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New laser tech could detect roadside bombs


September 19, 2011

A new system that utilizes laser light to detect the presence of explosive compounds could be used to identify roadside bombs

A new system that utilizes laser light to detect the presence of explosive compounds could be used to identify roadside bombs

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Approximately sixty percent of coalition soldier deaths in Iraq and Afghanistan are due to improvised explosive devices (IEDs), placed along the roads. Because these bombs are often planted in public areas, it is important to detect them in a way that doesn't harm the surrounding infrastructure, or unnecessarily require civilians to evacuate nearby buildings. Researchers from Michigan State University believe that a laser-based system that they developed could fit the bill.

The laser itself is similar in output to a simple presentation pointer. Used in conjunction with a camera, it would direct both short and long pulses of light at suspicious objects or areas. The short molecules cause the molecules of explosive substances to vibrate, while the longer pulses are used to "read" those vibrations, which are unique to each explosive substance.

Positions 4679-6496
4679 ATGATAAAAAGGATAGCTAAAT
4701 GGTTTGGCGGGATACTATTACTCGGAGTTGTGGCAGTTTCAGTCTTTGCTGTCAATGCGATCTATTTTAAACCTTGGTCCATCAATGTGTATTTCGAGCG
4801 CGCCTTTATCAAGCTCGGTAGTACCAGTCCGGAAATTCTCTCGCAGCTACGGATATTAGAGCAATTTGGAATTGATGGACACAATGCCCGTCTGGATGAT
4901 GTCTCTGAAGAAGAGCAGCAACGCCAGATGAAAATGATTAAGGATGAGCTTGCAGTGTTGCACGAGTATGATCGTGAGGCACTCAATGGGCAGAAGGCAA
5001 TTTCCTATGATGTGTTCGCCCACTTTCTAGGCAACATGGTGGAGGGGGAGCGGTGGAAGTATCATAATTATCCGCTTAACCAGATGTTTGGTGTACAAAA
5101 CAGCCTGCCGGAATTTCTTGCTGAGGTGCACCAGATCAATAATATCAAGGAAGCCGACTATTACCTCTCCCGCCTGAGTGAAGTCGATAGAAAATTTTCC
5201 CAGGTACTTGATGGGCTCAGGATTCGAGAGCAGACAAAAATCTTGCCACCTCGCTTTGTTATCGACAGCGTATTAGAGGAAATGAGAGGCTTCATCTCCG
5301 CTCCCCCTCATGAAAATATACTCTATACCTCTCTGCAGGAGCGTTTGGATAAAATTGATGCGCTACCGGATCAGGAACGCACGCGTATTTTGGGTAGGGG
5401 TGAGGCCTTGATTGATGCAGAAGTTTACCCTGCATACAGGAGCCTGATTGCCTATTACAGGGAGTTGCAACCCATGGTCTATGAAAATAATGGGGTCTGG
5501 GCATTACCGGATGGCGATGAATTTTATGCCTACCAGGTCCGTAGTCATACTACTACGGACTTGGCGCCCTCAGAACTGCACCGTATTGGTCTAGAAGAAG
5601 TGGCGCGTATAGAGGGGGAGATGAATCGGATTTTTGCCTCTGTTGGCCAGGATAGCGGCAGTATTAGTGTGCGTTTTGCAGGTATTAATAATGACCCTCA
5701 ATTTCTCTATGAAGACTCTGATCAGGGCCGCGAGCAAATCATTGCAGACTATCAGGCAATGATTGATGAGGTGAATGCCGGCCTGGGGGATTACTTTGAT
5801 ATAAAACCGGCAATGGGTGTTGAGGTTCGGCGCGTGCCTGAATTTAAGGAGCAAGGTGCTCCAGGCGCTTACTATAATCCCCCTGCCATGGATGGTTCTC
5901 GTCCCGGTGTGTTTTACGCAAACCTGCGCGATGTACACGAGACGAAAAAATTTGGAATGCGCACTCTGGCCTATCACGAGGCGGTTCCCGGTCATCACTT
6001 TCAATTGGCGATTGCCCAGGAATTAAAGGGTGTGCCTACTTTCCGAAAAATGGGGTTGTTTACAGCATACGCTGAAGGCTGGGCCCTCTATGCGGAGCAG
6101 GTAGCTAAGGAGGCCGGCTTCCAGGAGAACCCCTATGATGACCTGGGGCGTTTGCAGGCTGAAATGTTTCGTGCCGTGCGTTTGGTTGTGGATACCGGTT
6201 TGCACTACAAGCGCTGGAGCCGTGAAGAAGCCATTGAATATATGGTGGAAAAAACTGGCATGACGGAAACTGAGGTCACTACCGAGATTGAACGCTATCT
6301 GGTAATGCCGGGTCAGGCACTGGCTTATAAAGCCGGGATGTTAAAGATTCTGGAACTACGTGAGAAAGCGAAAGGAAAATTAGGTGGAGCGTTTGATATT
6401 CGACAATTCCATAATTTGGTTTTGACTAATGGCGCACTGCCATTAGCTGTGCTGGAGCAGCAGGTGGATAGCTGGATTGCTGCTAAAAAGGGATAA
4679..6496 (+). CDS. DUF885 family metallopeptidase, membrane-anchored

One of the challenges of field detection of explosives is the fact that there are so many similar chemical compounds present in the environment, and they can mask the sought-after molecules. Using the laser system, however, even a billionth of a gram of explosives can reportedly be detected.

The Michigan State technology is now being developed by spin-off company BioPhotonic Solutions. A similar system is currently being researched at Princeton University.

About the Author
Ben Coxworth An experienced freelance writer, videographer and television producer, Ben's interest in all forms of innovation is particularly fanatical when it comes to human-powered transportation, film-making gear, environmentally-friendly technologies and anything that's designed to go underwater. He lives in Edmonton, Alberta, where he spends a lot of time going over the handlebars of his mountain bike, hanging out in off-leash parks, and wishing the Pacific Ocean wasn't so far away. All articles by Ben Coxworth

sounds cool, does the device penetrate tarmac, etc... I hope they install it in airport baggage scanners soon. Could it be mounted in UAVs and track people carrying the explosives before they plant them, perhaps then they could track right back to source and solve the problem totally?


A promising development. Let\'s hope it can reduce the number of deaths of conscripts and regular soldiers here in turkey as well as Afghanistan.

PS anyone know what the trucks in the photo are? I want one for a birthday present! :-)


Re; agulesin I\'m not an expert, but they look like an Oshkosh Truck HEMTT or PLS

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